A lot of Ohio birth records appear on-line as images or at least in indexes. Search an index to view images of county birth records (1856-1909) at FamilySearch . Search an index to Ohio births and christenings (1800-1962) at Ancestry . For more recent births, click to the Ohio Birth Records Index (1959-2005) here on Archives.
Marriage records. County probate courts kept these records from the date the county was organized, so these may be some of the earliest records available on an ancestor. Information may be scant: just the names of bride and groom, marriage date, and officiator, with later records also naming parents. Contact probate courts for copies. A statewide register began in 1949; obtain copies of marriage after this date from ODH.
Microfilmed copies of many county marriage records may be available through the Family History Library. The Ohio Genealogical Society maintains an online index to early Ohio marriages (1790-1830, members-only). Ancestry.com hosts both statewide (1803-1900) and regional marriage indexes, including for Cuyahoga (Cleveland) and Summit (Akron) Counties. Archives.com lists over 3 million recent marriages in its Ohio Marriage Records Index for 1970 and 1972-2007.
Death records. County probate courts kept death records from 1867 (some earlier) until 1908, when the state took over. Request pre-1908 records from the county (or city health department in a few cases). Death records for the past 50 years are maintained by ODH. For the time period in-between, look for ODH's archived records at the Ohio Historical Society.
Again, several on-line resources can point you to Ohio death data. At FamilySearch, you can find indexed images of Ohio death certificates from 1908-1953. The Ohio Historical Society has another index for 1913-1944 (ohsweb.ohiohistory.org/death). Archives.com indexes more than 5 million recent deaths in its Ohio Death Records Index, 1958-2008.
Land Records. Original land grants may be researched in various sources, depending on the section of Ohio. For example, direct federal land sales and awards are searchable at the Bureau of Land Management's General Land Office Records website. Paperwork relating to the Connecticut Land Company, initial buyer of most of the Connecticut Western Reserve, is at the Connecticut State Library.
However, most property records will involve subsequent deeds filed at the county Recorder's office. Generally, the best way to obtain records is to search grantor/grantee indexes (which are usually not available in online indexes or digitized form) yourself or to hire someone to do it for you. Some land records have been transcribed and/or microfilmed, with access available through major genealogical research libraries.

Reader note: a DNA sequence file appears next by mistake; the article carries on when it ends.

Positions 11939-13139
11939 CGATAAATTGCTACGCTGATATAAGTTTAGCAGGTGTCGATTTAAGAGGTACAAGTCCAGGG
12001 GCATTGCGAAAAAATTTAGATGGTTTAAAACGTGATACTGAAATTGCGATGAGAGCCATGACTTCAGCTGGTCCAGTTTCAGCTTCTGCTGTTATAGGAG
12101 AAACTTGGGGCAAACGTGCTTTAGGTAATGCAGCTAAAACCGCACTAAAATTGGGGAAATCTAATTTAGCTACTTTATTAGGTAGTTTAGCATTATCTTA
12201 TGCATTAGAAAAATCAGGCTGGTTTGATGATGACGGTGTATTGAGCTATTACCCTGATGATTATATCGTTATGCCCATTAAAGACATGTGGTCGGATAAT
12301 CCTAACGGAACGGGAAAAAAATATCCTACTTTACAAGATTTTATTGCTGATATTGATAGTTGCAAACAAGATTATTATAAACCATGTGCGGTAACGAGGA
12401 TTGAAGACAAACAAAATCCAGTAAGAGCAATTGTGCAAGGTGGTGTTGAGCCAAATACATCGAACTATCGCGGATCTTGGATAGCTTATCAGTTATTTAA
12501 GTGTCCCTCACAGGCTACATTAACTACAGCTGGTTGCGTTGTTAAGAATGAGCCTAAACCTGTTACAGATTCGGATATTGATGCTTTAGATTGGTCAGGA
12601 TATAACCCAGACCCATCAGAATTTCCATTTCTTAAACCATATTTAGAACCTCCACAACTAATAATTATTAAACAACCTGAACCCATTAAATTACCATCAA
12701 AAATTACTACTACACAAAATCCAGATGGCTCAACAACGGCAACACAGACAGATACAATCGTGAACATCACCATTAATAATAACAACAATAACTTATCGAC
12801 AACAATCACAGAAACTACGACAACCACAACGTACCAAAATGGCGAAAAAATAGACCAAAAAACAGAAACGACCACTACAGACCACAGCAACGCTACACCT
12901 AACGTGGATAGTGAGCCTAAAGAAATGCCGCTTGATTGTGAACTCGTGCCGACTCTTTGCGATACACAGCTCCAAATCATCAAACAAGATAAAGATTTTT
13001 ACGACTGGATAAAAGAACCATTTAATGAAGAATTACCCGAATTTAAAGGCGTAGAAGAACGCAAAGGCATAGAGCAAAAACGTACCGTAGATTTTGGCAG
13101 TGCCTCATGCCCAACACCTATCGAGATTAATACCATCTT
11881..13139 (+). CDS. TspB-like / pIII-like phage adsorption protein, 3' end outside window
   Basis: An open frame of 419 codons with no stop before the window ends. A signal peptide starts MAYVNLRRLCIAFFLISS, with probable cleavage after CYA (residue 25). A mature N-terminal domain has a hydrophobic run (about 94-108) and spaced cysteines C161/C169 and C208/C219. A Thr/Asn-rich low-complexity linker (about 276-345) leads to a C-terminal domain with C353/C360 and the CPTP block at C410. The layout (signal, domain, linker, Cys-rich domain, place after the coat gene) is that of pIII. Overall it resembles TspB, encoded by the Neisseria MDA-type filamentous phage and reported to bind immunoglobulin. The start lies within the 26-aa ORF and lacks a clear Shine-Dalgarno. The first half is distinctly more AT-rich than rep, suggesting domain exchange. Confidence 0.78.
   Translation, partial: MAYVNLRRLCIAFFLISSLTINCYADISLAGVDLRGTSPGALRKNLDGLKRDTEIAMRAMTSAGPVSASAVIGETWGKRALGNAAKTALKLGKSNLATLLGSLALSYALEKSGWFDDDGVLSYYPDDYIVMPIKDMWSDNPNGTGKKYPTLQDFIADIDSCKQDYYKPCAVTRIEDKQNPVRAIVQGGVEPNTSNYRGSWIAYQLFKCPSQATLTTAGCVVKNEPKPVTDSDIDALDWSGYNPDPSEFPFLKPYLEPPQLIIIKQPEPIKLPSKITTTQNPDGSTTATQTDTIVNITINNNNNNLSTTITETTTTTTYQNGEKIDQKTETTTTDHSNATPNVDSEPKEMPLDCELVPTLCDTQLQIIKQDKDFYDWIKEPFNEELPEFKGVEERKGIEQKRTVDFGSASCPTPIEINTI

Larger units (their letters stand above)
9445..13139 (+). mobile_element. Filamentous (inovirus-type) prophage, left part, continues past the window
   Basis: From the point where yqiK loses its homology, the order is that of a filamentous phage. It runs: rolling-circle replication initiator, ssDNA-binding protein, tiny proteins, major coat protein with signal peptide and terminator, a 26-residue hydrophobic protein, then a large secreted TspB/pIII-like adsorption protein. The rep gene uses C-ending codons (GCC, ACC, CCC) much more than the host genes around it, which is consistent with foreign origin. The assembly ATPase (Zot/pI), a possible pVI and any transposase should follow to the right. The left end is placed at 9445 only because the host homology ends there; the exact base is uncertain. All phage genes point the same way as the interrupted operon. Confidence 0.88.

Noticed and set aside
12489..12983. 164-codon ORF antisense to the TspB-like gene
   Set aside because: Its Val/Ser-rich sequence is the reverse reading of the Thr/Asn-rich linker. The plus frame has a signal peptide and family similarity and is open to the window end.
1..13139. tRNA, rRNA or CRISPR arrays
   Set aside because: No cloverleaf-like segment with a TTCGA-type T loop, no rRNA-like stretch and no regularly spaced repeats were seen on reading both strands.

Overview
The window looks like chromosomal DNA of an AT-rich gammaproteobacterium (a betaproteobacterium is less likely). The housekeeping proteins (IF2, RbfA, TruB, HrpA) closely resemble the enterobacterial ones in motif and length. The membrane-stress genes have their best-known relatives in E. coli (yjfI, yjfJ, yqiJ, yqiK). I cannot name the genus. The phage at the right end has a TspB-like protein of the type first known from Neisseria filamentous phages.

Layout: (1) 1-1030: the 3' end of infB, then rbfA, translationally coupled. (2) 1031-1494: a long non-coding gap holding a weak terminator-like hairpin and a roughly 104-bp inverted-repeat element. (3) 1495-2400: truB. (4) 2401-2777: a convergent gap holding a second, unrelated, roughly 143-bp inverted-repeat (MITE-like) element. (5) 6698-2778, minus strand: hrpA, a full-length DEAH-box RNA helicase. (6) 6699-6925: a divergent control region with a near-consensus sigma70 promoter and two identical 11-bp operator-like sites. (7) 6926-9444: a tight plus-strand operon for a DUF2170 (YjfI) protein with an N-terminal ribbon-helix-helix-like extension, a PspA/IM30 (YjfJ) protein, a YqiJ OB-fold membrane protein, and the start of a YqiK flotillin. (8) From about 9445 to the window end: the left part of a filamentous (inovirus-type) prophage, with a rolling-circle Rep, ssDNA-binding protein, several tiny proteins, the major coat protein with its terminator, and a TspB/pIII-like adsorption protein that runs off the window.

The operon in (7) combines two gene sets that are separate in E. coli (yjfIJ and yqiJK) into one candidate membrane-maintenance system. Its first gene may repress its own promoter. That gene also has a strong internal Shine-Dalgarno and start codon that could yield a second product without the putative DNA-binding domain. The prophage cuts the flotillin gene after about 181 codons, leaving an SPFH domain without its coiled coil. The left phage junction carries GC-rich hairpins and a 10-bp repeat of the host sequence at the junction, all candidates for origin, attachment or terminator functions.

Obituaries. Look for obituaries from several sources (1812-2011) in the Rutherford B. Hayes Presidential Center collection, available here on Archives.com. Otherwise, look to county and city obituary and newspaper collections. The Ohio Historical Society houses a large collection of Ohio newspapers, many of which have been microfilmed and are available through interlibrary loan. Check out the collection at here.
Probate Records. These are now kept by the Probate Court, but before 1852 were kept with chancery court records by the county Clerk of Court. Unless lost, these should exist from the date of county formation. Usually estate paperwork is filed together in an estate packet. Ask a knowledgeable county source what additional records document the settlement of estates, as information may have been copied or placed into other record books. Look for microfilmed probate records in the Family History Library catalogue. For early probate matters, consult Ohio Wills and Estates to 1850: An Index by Carol Willsey Bell, available at the Ohio Genealogical Society and other major research libraries.
Tax Records. Almost all Ohio counties taxed their residents annually from the date the county was formed. Both real and personal property tax lists exist for some years in some counties. These annual reports fill in the gaps between federal census returns and provide substitutes for the 1800 and 1810 censuses, for which little Ohio data survived. Some tax records are detailed, providing information about what an ancestor owned from year to year. Original tax records may be found at courthouses in the Auditor's or Treasurer's offices or in regional archives. Copies or originals of the earliest records may also be found at the Ohio Historical Society. Digitized Ohio tax records are gradually being posted at FamilySearch.
As you explore Ohio genealogical resources, you'll come across many other useful records, like coroners' reports, poorhouse paperwork, plat maps, military paperwork kept by counties, etc. This is just an introduction. Have fun exploring your Buckeye State roots!